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In this poem, disaster strangely invades the ordinary. A man standing at the bus stop reading the newspaper is on fire Flames are peeking out from beneath his collar and cuffs His shoes have begun to melt The woman next to him wants to mention it to him that he is burning but she is drowning Water is everywhere in her mouth and ears in her eyes A stream of water runs steadily from her blouse Another woman stands at the bus stop freezing to death She tries to stand near the man who is on fire to try to melt the icicles that have formed on her eyelashes and on her nostrils to stop her teeth long enough from chattering to say something to the woman who is drowning but the woman who is freezing to death has trouble moving with blocks of ice on her feet
In compiling the books on this list, the editors at SuperScholar have tried to provide a window into the culture of the last 50 years. Ideally, if you read every book on this list, you will know how we got to where we are today. Not all the books on this list are “great.” The criterion for inclusion was not greatness but INFLUENCE.
Myth #1 – Introverts don’t like to talk . This is not true. Introverts just don’t talk unless they have something to say. They hate small talk.
“I crave your mouth, your voice, your hair. Silent and starving, I prowl through the streets. Bread does not nourish me, dawn disrupts me, all day I hunt for the liquid measure of your steps. I hunger for your sleek laugh, your hands the color of a savage harvest, hunger for the pale stones of your fingernails, I want to eat your skin like a whole almond. I want to eat the sunbeam flaring in your lovely body, the sovereign nose of your arrogant face, I want to eat the fleeting shade of your lashes,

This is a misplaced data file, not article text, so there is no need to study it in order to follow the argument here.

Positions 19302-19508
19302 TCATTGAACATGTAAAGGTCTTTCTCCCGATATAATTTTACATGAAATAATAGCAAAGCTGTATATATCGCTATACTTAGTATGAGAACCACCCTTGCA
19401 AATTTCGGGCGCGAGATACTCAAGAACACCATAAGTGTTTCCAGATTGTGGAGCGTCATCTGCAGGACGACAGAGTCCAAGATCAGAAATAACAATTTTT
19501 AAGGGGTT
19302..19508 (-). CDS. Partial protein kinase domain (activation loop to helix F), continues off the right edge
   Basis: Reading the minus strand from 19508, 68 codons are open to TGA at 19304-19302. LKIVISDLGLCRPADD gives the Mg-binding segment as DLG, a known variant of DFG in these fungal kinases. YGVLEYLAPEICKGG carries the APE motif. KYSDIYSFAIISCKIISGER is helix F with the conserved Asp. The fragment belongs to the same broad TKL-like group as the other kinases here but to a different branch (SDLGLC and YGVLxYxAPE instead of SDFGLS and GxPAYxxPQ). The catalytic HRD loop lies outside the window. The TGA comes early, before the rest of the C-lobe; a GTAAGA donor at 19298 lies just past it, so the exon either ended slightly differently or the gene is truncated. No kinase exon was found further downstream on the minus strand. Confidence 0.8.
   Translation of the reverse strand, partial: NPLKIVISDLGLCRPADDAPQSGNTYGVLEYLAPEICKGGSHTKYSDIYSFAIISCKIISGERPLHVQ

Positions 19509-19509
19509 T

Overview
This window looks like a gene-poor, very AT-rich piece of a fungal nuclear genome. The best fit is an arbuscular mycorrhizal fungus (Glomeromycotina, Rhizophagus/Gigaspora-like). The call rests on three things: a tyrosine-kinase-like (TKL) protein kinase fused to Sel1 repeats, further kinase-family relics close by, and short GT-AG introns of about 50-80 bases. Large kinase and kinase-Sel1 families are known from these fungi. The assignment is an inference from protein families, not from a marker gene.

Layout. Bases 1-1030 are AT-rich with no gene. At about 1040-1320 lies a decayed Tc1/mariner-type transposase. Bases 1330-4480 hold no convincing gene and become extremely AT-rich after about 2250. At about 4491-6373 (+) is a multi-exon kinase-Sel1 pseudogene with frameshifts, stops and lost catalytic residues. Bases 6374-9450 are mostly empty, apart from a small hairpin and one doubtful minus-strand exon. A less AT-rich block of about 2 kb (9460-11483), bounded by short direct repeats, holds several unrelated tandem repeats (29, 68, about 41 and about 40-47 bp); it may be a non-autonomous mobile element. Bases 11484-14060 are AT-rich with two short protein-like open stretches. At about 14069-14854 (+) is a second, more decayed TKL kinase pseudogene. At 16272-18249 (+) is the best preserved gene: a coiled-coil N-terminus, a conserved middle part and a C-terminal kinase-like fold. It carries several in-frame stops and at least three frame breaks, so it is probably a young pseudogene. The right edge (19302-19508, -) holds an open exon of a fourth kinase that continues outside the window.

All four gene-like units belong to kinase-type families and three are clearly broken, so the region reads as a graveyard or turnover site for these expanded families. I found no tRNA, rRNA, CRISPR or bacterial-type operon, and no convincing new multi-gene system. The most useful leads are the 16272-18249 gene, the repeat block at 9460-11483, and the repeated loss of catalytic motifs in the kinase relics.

Get a regular-sized envelope. Address it to someone special. Then, stuff it with as many things as you can: a letter, photographs, ripped out magazine articles, photocopies of poems, a short story, or passages from a novel, recipes, clipped newspaper articles, art work, poems or stories you’ve written… Anything that can be folded up and put in the envelope.
I could have kissed you under cherry blossoms, pale petals drifting down like the trees wanted to pretend they could be snowclouds. I could have kissed you in the rain, drenched to our bones and not even caring that the skies opened up above us and tried to wash us out. I could have kissed you in a clearing in the most secluded woods, with just the sound of wind rustling through the leaves and a few voyeuristic finches peeping at us.
Though I am young, and cannot tell Either what Death or Love is well, Yet I have heard they both bear darts, And both do aim at human hearts.
Common Themes in Literature It has been argued that there are anywhere between 3 and 40 main themes in literature that continue to be explored by each successive generation of writers. No one knows for what the real number is--it depends on who you ask--but below is a list, not necessarily inclusive, of the most common ones. There are many variations, and there are often overlaps as well. So, right or wrong, in no particular order, here they are.
The Dream I dreamed that you had ceased to love me— not that you had come from other beds back to mine, or gone from mine to others, just that something in your heart had stopped. I willed myself awake to find you still beside me.